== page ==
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Water + Weather for February 2023 Posted on March 06, 2023


Dr. Mark Wentzel – Hydrologist, Texas Water Development Board

Hi everyone, and welcome to the Texas Water Development Board’s latest Water and Weather report. I'm Dr. Mark Wenzel, a hydrologist in the surface water division here at the agency. And today, we'll be taking a look at conditions for our state at the end of February. Let's take a look at some of the big water and weather headlines

February 2023 brought above-average rainfall to north Central Texas, but below-average precipitation prevailed in the rest of the state. Drought conditions have expanded from covering 53 percent of the state at the end of January to 62 percent at the end of February. Statewide, storage in our water supply reservoirs is 75.1 percent of capacity, up about 2 ½ percentage points from the end of last month but still about nine percentage points below normal for this time of year. Both drought and water supply conditions are much improved in East and north central Texas.

Let's take a closer look at temperature and precipitation in February. On these maps, we're looking at both parameters relative to what is considered normal for the month. From a water supply perspective, reds, oranges, and yellows mean trouble on both maps. They show areas with above-average temperature on the left and below-average precipitation on the right. Temperatures were warmer than normal for most of the state in February. Most areas also had below-normal precipitation. But the Big Bend area in West Texas, and most of north central Texas, experienced above-average precipitation. The February rainfall pattern definitely had an impact.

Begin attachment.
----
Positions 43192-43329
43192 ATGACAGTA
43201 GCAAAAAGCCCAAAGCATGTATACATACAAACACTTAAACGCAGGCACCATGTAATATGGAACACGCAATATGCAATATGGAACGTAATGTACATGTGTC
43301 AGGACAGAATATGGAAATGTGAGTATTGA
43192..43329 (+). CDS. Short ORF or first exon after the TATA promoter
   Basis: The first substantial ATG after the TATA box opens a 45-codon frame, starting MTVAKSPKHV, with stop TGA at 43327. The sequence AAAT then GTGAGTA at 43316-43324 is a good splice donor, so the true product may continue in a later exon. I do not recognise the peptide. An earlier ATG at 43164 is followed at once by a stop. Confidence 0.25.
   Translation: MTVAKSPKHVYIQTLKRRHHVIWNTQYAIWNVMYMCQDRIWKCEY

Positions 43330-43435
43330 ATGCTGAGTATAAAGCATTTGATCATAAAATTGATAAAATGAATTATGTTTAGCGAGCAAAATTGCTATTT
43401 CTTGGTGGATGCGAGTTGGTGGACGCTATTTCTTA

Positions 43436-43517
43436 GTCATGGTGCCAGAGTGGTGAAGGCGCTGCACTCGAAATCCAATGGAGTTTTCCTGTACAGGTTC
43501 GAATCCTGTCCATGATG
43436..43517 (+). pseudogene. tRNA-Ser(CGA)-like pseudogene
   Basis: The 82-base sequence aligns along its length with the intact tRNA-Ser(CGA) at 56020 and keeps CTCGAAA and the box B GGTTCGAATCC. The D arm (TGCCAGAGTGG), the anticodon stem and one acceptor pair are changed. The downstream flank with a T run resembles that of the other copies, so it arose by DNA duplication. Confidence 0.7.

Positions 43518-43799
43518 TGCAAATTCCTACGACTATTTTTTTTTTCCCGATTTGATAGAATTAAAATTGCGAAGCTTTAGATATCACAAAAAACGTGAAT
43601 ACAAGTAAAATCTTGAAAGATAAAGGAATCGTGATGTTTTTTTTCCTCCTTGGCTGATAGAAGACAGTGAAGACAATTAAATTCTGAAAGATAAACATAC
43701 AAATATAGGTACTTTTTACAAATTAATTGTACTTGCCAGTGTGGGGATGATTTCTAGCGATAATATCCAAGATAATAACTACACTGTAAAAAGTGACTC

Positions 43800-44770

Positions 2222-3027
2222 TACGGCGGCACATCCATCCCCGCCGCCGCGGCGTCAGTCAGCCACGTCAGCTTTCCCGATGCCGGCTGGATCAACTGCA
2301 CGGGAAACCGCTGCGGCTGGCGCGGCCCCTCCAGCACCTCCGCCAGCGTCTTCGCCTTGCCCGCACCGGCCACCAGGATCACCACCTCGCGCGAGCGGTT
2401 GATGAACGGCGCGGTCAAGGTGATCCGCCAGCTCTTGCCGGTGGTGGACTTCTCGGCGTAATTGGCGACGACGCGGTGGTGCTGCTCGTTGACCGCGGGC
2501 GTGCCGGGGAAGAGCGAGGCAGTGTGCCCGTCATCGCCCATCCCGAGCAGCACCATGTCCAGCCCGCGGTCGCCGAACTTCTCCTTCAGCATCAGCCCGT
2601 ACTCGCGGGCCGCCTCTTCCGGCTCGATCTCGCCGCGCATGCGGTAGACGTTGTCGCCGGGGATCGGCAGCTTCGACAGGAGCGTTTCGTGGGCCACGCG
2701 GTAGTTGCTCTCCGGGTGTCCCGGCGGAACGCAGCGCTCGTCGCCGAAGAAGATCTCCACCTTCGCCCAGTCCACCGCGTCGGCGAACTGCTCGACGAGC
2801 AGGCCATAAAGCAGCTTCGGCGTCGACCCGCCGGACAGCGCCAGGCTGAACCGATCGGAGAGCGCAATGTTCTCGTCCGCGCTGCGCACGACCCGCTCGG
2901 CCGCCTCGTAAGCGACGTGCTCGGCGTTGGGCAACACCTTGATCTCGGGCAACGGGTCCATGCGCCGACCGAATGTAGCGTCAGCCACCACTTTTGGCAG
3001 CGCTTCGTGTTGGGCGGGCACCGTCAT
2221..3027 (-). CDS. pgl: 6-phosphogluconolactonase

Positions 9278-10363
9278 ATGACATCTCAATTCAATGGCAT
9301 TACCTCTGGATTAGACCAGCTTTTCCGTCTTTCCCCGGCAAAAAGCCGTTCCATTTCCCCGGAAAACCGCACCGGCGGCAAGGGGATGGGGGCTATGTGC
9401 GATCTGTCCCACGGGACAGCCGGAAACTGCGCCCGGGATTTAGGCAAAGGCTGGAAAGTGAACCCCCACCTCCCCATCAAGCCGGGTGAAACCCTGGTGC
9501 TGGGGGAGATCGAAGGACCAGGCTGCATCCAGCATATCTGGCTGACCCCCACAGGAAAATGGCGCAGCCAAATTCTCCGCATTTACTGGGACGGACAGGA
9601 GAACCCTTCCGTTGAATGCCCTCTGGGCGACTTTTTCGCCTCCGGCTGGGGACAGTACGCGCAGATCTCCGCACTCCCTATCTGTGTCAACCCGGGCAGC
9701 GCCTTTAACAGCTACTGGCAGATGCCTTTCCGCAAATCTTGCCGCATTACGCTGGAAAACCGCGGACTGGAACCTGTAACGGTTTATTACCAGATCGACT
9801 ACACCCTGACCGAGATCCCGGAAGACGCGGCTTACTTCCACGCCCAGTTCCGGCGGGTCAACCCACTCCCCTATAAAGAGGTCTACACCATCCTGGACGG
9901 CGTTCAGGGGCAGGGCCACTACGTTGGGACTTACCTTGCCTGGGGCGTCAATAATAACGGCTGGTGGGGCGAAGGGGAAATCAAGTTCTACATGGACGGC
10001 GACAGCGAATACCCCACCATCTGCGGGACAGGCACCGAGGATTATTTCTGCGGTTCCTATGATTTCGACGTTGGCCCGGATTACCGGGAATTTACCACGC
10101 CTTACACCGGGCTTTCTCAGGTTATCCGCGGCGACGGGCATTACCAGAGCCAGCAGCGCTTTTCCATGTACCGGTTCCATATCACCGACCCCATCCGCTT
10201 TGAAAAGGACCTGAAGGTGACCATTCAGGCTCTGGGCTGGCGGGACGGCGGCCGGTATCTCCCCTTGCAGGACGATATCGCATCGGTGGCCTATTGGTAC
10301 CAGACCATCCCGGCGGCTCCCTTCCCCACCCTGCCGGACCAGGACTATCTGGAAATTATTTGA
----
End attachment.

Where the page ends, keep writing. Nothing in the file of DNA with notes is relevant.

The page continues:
Let's take a closer look at drought conditions across the state. The drought map for conditions as of February 28 shows 62 percent of the state impacted by drought, up nine percentage points since the end of January. Thanks to above-average rainfall in East Texas in January and north central Texas in February, drought was nearly eliminated in those areas. But drought continues to expand and intensify in the rest of the state.

From a water supply perspective, we're seeing additional evidence that drought is easing across north central Texas. This graph shows combined storage for the 52 largest water supply reservoirs in the North Central Climate Region. The darker line on the far left shows storage by day of the calendar year for 2023 relative to 2022 and 2021, the lighter lines, and maximum, median, and minimum values since 1990. The red line shows conditions during 2011, the worst one-year drought in the last century. Over the month of February, water supply storage in the north central region increased almost four percentage points, equivalent to more than a third of a million acre-feet of water. Storage in this region is still below what is considered normal for this time of year.

But things are definitely moving in the right direction. What can we expect over the next few months? The latest seasonal drought outlook from the National Weather Service is optimistic for East and north central Texas. Through the end of May, that part of the state is expected to remain drought-free. Unfortunately, drought is expected to expand in the rest of the state. 

However, with the anticipated breakup of La Niña conditions later this year, there is some hope that the rest of Texas may see at least some easing of drought conditions as early as May. That concludes our report. Until next time, I hope you all stay healthy and safe.



This article is posted in Weather / Drought / Water Data .